How Ginger Flattens the Belly
Ginger, when added to water and drank daily, can help sooth and deflate the belly, which can lead to a flatter stomach. This is great news because even the thinnest people can sometimes become victim to a stomach that is bloated. Here, we will look at why this is effective and how easily it can be done.
Description and Origin
Ginger, also called Zingiber officinale, is a flowering plant that whose roots have long been used for culinary, aromatic and medicinal properties. Ginger is in the family Zingiberaceae, to which also belong turmeric, cardamom, and galangal. It is also believed to have originated in Southern Asia.
Characteristics of Ginger That Can Greatly Benefit the Digestive Track
- Anti-inflammatory properties: The anti-inflammatory properties found in ginger are beneficial throughout the entire intestinal track. A large part of this is due to the fact that it can reduce the activation of the protein complex NFκB. (nuclear factor kappa-light-chain-enhancer of activated B cells) NFkB is important to recognize because Increased levels it have been detected in various inflammatory diseases. Therefore, reducing the activation of or inhibiting NF-κB signaling has the potential to reduce inflammation and inflammation linked diseases.
- Contains zingibain: Also called ginger protease, zingibain does an excellent job at helping the body break down protein. This is done by neutralizing stomach acids and promoting the production of digestive juices, which in turn also………..
- Improves digestion: Besides neutralizing stomach acids to improve digestion, digestion is also improved through the stimulation of saliva, bile, and gastric juices that aid in digestion.
- Breaks down stored fat: When heated or cooked (in this case, added to hot water), ginger produces the component zingerone. Zingerone, not to be confused with zingibain, has been shown to have lipolytic activity, braking down fat stored in tissues. As a side note, zingerone is even a promising treatment for bacteria-induced diarrhea, which is caused by the bacterium Escherichia coli, the number one cause of death among young children in developing countries.
The Easiest Way to Get These Advantages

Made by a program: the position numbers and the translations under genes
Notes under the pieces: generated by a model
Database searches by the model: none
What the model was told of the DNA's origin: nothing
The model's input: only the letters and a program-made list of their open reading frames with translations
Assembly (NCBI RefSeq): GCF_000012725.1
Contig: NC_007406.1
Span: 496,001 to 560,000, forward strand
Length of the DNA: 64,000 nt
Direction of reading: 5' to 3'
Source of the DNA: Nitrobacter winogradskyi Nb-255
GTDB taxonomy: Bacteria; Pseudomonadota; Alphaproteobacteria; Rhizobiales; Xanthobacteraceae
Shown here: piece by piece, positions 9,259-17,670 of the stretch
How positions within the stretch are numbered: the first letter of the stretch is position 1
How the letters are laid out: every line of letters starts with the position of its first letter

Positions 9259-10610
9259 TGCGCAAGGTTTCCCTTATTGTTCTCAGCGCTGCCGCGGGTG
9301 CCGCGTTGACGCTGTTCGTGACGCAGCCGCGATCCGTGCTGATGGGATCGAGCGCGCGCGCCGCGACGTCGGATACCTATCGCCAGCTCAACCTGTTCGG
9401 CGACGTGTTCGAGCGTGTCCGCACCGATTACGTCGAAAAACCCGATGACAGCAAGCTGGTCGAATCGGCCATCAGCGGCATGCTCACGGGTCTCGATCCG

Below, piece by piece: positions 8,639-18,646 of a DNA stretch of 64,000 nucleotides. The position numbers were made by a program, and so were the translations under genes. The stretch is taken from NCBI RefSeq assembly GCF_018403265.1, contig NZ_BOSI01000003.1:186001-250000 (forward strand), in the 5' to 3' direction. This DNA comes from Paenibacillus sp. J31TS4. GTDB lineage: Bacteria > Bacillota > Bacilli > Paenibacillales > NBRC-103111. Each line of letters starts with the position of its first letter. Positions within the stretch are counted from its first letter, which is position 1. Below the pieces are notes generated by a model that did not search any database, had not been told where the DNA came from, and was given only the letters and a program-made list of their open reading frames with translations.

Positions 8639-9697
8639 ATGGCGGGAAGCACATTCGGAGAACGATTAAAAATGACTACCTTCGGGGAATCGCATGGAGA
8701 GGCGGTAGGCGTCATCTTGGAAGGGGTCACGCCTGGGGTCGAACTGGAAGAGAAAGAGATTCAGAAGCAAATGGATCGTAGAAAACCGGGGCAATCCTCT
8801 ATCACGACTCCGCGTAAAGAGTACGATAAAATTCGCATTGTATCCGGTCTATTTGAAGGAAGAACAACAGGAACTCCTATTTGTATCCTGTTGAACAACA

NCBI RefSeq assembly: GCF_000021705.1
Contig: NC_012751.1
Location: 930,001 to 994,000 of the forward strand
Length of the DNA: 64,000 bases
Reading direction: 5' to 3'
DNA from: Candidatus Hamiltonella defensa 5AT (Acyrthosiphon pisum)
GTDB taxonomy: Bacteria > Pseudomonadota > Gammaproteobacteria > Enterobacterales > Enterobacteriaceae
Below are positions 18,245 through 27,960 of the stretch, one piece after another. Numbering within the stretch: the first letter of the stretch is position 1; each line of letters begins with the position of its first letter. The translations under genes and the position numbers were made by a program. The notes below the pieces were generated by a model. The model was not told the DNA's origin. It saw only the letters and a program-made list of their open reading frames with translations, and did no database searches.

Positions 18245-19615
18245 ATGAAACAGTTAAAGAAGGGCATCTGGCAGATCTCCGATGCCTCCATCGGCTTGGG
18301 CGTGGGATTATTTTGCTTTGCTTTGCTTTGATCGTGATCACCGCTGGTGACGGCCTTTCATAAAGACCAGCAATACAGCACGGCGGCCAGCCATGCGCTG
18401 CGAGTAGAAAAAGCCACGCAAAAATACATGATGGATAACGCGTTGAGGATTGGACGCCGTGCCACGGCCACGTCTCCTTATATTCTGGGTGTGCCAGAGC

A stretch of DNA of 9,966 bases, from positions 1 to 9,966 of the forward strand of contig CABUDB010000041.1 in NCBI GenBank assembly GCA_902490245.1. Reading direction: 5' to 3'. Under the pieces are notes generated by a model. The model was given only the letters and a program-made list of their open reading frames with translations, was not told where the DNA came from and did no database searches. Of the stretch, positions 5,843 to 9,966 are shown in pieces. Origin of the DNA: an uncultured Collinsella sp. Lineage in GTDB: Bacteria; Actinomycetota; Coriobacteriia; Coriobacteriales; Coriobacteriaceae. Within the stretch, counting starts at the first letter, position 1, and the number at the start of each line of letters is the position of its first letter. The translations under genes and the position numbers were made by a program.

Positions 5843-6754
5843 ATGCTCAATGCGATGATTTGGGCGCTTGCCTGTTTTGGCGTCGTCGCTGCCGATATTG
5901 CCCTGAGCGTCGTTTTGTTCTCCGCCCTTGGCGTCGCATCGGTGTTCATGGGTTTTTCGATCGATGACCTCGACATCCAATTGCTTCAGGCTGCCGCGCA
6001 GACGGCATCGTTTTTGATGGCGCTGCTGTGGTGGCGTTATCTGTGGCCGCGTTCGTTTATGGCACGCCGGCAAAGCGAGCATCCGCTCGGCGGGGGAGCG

Though fresh is always best, the way people often find easiest is to achieve these benefits is by simply keeping ground ginger root on hand. It can be found and purchased here :
How Much Ginger Is Recommended?
In general, adults should not take more than 4 grams daily.
Women who are pregnant should not consume more than 1 gram a day.
(One tablespoon = 5.20 grams)
These benefits combined can greatly calms the digestive track and makes the entire digestion process easier, which in turn decreases gas production, reduces inflammation and boost the brake down of fat which can then equal a flatter stomach. However, a few precautions to be aware of:
- Ginger is a natural blood thinner. If you are on a blood-thinning medication, you should not take ginger without your doctor’s guidance. Also see your doctor if you have gallstones before consuming.
- When pregnant, ginger can be useful in combating morning sickness. However, eating more than 1 g a day is not recommended. It is believed that too much may cause birth defects and other problems such as affecting the baby’s sex hormones or cause miscarriage or bleeding. Other studies suggest that it does not harm the baby and the risk of birth defects in women using ginger does not appear to be higher than normal. Still, why take the chance?
- Eating ginger could reduce your blood sugar levels. Diabetics should monitor blood sugar after a meal that contains this root to ensure their levels do not drop too low.
- Consult your doctor before taking ginger root medicinally.
Who likes ginger as much as we do! Tell us how you like to drink (or eat) it in the comments below!
- Wu, K. L., C. K. Rayner, S. K. Chuah, C. S. Changchien, S. N. Lu, Y. C. Chiu, K. W. Chiu, and C. M. Lee. ” Effects of Ginger on Gastric Emptying and Motility in Healthy Humans.” European Journal of Gastroenterology & Hepatology. U.S. National Library of Medicine, May 2008. Web. 31 Mar. 2017.